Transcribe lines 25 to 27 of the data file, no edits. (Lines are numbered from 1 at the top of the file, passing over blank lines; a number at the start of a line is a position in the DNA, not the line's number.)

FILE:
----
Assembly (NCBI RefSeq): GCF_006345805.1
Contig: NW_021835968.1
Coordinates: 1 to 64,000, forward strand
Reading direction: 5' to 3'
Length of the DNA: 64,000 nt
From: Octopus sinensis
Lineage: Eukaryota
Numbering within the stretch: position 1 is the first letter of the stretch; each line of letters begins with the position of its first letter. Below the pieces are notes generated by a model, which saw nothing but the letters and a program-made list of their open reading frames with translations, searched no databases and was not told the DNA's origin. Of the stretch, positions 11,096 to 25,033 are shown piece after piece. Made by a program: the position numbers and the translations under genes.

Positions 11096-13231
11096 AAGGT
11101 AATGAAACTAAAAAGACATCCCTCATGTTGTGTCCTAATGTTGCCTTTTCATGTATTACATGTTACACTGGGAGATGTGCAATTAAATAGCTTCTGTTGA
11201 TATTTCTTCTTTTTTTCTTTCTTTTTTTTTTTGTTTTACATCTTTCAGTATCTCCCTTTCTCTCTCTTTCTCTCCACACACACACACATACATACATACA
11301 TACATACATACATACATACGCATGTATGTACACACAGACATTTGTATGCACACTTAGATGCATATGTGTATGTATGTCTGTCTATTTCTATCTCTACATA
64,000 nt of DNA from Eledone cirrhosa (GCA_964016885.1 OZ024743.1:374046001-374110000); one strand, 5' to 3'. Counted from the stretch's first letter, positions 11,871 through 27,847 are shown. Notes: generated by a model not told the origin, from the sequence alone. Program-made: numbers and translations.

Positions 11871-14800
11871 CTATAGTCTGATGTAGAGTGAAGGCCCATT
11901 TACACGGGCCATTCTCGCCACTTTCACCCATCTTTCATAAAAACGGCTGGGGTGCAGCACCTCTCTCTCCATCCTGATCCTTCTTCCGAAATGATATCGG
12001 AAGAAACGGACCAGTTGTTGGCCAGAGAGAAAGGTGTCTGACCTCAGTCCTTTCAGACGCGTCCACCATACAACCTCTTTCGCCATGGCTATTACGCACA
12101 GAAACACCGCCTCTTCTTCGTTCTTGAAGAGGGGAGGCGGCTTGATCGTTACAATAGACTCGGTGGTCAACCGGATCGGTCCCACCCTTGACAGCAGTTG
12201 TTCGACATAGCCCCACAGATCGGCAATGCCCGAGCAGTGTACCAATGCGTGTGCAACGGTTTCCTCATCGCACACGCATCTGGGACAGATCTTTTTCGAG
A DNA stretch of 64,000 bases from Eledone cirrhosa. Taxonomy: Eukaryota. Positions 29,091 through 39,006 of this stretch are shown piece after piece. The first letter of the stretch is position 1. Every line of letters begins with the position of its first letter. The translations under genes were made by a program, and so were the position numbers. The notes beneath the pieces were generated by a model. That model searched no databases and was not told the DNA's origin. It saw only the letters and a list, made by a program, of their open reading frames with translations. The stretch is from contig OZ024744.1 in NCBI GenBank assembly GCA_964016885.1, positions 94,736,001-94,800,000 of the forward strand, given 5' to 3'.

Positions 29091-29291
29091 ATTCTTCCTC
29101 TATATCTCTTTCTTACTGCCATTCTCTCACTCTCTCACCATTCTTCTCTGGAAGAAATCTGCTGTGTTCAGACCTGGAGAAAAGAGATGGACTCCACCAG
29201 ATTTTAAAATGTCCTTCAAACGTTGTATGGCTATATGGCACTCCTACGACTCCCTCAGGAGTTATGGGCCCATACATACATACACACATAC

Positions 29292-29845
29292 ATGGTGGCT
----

29201 ATTTTAAAATGTCCTTCAAACGTTGTATGGCTATATGGCACTCCTACGACTCCCTCAGGAGTTATGGGCCCATACATACATACACACATAC

Positions 29292-29845
29292 ATGGTGGCT